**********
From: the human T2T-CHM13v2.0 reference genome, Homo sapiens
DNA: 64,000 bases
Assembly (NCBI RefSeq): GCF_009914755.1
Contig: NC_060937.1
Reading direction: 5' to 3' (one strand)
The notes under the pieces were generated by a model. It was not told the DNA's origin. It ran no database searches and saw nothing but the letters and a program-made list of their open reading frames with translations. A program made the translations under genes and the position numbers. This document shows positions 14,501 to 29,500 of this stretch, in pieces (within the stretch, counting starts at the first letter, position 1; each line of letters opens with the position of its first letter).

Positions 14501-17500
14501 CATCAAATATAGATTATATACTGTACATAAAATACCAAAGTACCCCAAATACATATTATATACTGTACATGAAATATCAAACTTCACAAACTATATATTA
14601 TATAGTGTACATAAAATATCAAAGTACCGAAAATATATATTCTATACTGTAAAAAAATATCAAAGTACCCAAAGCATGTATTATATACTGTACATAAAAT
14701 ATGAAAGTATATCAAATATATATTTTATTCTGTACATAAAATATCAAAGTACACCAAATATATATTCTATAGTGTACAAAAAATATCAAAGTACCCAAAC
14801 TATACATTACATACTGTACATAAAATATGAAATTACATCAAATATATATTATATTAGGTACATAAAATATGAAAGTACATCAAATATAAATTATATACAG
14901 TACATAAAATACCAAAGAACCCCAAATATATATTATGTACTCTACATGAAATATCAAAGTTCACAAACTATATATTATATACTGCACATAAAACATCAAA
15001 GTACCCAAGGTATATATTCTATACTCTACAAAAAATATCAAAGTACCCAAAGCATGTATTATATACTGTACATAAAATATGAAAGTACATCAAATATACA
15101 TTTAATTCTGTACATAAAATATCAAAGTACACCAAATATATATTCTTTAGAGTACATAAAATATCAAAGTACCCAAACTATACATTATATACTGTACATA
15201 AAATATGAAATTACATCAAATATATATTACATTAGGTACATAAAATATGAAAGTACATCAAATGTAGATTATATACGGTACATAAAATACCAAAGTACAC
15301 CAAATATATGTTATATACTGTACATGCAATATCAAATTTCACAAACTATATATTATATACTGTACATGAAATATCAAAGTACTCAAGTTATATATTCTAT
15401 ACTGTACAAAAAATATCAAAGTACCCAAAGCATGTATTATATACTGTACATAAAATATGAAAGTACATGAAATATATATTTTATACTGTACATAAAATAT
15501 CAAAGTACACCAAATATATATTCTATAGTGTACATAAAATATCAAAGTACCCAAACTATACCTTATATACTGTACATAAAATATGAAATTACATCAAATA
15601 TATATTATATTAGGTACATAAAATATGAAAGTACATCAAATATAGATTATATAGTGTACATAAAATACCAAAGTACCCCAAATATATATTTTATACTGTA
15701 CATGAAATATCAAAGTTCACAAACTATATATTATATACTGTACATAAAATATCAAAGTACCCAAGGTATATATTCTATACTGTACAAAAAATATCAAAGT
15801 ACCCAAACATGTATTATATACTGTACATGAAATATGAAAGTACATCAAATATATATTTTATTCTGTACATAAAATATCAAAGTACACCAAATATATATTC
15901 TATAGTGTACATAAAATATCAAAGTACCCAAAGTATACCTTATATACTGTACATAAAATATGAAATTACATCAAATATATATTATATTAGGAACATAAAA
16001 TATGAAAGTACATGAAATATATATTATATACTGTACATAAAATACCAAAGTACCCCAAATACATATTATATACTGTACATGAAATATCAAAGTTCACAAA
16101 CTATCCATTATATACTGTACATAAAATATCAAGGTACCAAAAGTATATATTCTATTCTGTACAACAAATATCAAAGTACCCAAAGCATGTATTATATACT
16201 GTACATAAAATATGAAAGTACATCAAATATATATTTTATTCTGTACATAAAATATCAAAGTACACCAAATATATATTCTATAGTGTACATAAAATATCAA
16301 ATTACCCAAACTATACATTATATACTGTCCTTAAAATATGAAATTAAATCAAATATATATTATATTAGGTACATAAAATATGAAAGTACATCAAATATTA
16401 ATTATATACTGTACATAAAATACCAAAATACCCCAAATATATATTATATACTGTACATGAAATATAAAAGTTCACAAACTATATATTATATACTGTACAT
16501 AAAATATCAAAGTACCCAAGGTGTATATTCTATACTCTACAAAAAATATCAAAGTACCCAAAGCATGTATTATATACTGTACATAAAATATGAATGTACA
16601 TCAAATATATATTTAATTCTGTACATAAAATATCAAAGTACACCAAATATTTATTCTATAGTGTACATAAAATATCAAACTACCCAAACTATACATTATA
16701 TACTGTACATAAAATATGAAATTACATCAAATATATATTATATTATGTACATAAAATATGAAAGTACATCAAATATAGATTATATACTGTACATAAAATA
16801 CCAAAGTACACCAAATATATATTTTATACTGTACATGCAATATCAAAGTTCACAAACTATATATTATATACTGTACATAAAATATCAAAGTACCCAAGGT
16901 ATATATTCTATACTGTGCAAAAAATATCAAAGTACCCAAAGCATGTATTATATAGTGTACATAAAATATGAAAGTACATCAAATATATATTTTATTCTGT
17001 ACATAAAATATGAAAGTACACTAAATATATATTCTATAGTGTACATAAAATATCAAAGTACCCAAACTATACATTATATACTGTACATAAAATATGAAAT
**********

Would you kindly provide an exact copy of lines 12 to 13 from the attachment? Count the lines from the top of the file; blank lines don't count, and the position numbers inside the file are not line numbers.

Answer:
14901 TACATAAAATACCAAAGAACCCCAAATATATATTATGTACTCTACATGAAATATCAAAGTTCACAAACTATATATTATATACTGCACATAAAACATCAAA
15001 GTACCCAAGGTATATATTCTATACTCTACAAAAAATATCAAAGTACCCAAAGCATGTATTATATACTGTACATAAAATATGAAAGTACATCAAATATACA